What Is Pluto?
In 1905, an American astronomer named Percival Lowell noticed some odd deviations in the orbits of Neptune and Uranus. These irregularities seemed to suggest that the gravity from an unknown world could be tugging at these two planets. Lowell was able to predict the location of this undiscovered object in 1915, but would die before actually finding it.
In 1930, however, a scientist named Clyde Tombaugh was able to make a breakthrough. He was working at the Lowell Observatory (founded by Percival Lowell) in Arizona, and was able to find the object using predictions from Lowell and others. The name for this celestial body came from 11-year-old Venetia Burney of Oxford, England. She suggested the name Pluto, after the Roman god of the underworld, to her grandfather, who in turn passed the suggestion along to the Lowell Observatory.
Pluto, which is roughly two-thirds rock and one-third ice, is pretty small compared to the other planets in the Solar System. It’s surface area of 17,646,012 square kilometers is roughly the same size as the surface area of Russia. Pluto is even smaller than Earth’s moon.
Pluto is also very far away and very cold. It is about 40 times farther from the sun than Earth is, and it takes about 248 Earth years to make one trip around the sun. A day on Pluto is about 6.5 days on Earth.
Pluto has five moons. Its largest moon is named Charon, which is about half the size of Pluto. Pluto’s four other moons are named Kerberos, Styx, Nix and Hydra.
Is Pluto a Planet?
The short answer: no! Pluto is more accurately described as a dwarf planet. Dwarf planets orbit stars just like other planets, but are much smaller.
If this status of Pluto is news to you, don’t feel too bad. For more than 70 years, Pluto was in fact recognized as one of the nine planets in our Solar System. When Tombaugh discovered Pluto in 1930, textbooks were quick to update their planetary lists with this ninth member. However, in the decades that would follow after its discovery, astronomers and others would begin to question whether Pluto might better fit with the other small, icy bodies that scientists believed were found beyond Neptune.
This region, known as the Kuiper Belt, had long been hypothesized, but it wasn’t until 1992 that the first resident was discovered. Soon after, other Kuiper Belt Objects (KBOs) were discovered, including some with masses comparable to Pluto. One of these KBOs, Eris, appeared to be even larger than Pluto.
This led to even more debate in the scientific community. In 2000, Hayden Planetarium in New York, which is directed by astrophysicist Neil deGrasse Tyson, caused a stir by unveiling an exhibit featuring only eight planets. Finally, in 2006, Pluto was relegated to the status of dwarf planet by the International Astronomical Union (IAU).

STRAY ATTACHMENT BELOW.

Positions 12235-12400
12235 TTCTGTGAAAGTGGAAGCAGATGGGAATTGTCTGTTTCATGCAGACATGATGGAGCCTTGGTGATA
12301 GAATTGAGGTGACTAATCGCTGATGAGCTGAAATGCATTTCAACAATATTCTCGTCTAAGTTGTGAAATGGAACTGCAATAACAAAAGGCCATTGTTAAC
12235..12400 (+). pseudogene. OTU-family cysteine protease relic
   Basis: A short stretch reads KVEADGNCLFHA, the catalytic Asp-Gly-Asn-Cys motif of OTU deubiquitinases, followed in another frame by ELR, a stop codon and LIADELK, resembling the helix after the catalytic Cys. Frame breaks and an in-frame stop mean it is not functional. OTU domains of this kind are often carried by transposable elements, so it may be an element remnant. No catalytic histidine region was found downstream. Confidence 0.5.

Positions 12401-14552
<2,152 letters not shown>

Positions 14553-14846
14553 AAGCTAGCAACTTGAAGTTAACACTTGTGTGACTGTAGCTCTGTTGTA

Why Was Pluto Demoted?
At a 2006 IAU General Assembly in Prague, debates raged on how to deal with planets and KBOs. Under one plan, the number of planets would have increased from nine to twelve, with a few KBOs being upgraded to planet status. However, there was worry that as more KBOs were discovered, the list of planets might jump into the tens and even hundreds. Over the course of discussion, however, it was decided to adopt a new resolution outlining the criteria for naming a planet:
1. A Planet is a celestial body that:
a. is in orbit around the sun,
b. has sufficient mass for its self-gravity to overcome rigid body forces so that it assumes hydrostatic equilibrium (nearly round) shape, and
c. has cleared the neighborhood around its orbit.
Pluto orbits the sun, and has a nearly round shape, so it meets the first two planetary criteria. However, it is the last point that proved to be Pluto’s undoing.
“Clearing the neighborhood” means that the planet has achieved gravitational dominance by either “sucking up” or “ejecting” other large objects around it. Pluto shares its neighborhood with other icy KBOs. So under this new resolution, Pluto was stripped of its planetary designation, and was instead relegated to the category of dwarf planet, along with other large KBOs and Ceres, the largest body in the asteroid belt.
The Future of Pluto
Pluto’s reclassification was not the end of the matter, however. The whole “cleared the neighborhood” criteria caused some debate. There are nearly 12,000 near-Earth asteroids, begging the question, has Earth cleared its neighborhood? Is Earth a planet?
Additionally, the vote to adopt this resolution came at the end of the IAU General Assembly, when many scientists who had attended the meeting had already left. As such, the debate over Pluto’s status continues to this day.
Is Pluto a planet? Are you #TeamPlanet or #TeamKuiperBelt? Let us know in the comment section.
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